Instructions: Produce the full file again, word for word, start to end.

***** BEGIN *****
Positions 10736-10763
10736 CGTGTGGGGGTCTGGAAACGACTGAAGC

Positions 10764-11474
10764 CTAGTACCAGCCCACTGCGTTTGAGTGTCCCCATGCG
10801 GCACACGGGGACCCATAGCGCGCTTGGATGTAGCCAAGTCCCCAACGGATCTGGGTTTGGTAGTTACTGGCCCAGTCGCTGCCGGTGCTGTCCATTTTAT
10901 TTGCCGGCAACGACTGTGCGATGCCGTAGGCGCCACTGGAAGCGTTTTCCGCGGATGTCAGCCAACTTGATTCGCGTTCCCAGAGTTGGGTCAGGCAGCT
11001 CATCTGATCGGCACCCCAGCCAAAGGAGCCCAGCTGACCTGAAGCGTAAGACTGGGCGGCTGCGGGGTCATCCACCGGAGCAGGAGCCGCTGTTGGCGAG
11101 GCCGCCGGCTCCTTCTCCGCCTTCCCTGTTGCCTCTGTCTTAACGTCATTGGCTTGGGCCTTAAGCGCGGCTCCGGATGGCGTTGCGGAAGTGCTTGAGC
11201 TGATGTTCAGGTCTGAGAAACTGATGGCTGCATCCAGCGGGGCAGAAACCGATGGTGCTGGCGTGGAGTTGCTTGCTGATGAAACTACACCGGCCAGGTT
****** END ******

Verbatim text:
Positions 10736-10763
10736 CGTGTGGGGGTCTGGAAACGACTGAAGC

Positions 10764-11474
10764 CTAGTACCAGCCCACTGCGTTTGAGTGTCCCCATGCG
10801 GCACACGGGGACCCATAGCGCGCTTGGATGTAGCCAAGTCCCCAACGGATCTGGGTTTGGTAGTTACTGGCCCAGTCGCTGCCGGTGCTGTCCATTTTAT
10901 TTGCCGGCAACGACTGTGCGATGCCGTAGGCGCCACTGGAAGCGTTTTCCGCGGATGTCAGCCAACTTGATTCGCGTTCCCAGAGTTGGGTCAGGCAGCT
11001 CATCTGATCGGCACCCCAGCCAAAGGAGCCCAGCTGACCTGAAGCGTAAGACTGGGCGGCTGCGGGGTCATCCACCGGAGCAGGAGCCGCTGTTGGCGAG
11101 GCCGCCGGCTCCTTCTCCGCCTTCCCTGTTGCCTCTGTCTTAACGTCATTGGCTTGGGCCTTAAGCGCGGCTCCGGATGGCGTTGCGGAAGTGCTTGAGC
11201 TGATGTTCAGGTCTGAGAAACTGATGGCTGCATCCAGCGGGGCAGAAACCGATGGTGCTGGCGTGGAGTTGCTTGCTGATGAAACTACACCGGCCAGGTT